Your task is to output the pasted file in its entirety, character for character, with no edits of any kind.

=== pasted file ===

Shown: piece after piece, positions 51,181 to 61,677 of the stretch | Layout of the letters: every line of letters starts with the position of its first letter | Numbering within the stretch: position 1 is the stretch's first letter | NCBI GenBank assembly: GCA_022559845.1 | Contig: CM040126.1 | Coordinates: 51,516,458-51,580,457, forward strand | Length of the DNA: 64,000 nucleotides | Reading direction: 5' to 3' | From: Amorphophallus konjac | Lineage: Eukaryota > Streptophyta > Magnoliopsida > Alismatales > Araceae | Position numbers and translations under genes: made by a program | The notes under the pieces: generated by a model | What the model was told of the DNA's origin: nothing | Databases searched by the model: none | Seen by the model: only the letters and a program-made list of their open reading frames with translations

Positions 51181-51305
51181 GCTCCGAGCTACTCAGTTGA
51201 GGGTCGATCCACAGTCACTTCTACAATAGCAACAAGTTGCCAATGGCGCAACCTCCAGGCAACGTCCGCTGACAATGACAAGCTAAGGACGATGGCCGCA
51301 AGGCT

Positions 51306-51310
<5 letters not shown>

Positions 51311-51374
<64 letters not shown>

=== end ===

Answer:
Shown: piece after piece, positions 51,181 to 61,677 of the stretch | Layout of the letters: every line of letters starts with the position of its first letter | Numbering within the stretch: position 1 is the stretch's first letter | NCBI GenBank assembly: GCA_022559845.1 | Contig: CM040126.1 | Coordinates: 51,516,458-51,580,457, forward strand | Length of the DNA: 64,000 nucleotides | Reading direction: 5' to 3' | From: Amorphophallus konjac | Lineage: Eukaryota > Streptophyta > Magnoliopsida > Alismatales > Araceae | Position numbers and translations under genes: made by a program | The notes under the pieces: generated by a model | What the model was told of the DNA's origin: nothing | Databases searched by the model: none | Seen by the model: only the letters and a program-made list of their open reading frames with translations

Positions 51181-51305
51181 GCTCCGAGCTACTCAGTTGA
51201 GGGTCGATCCACAGTCACTTCTACAATAGCAACAAGTTGCCAATGGCGCAACCTCCAGGCAACGTCCGCTGACAATGACAAGCTAAGGACGATGGCCGCA
51301 AGGCT

Positions 51306-51310
<5 letters not shown>

Positions 51311-51374
<64 letters not shown>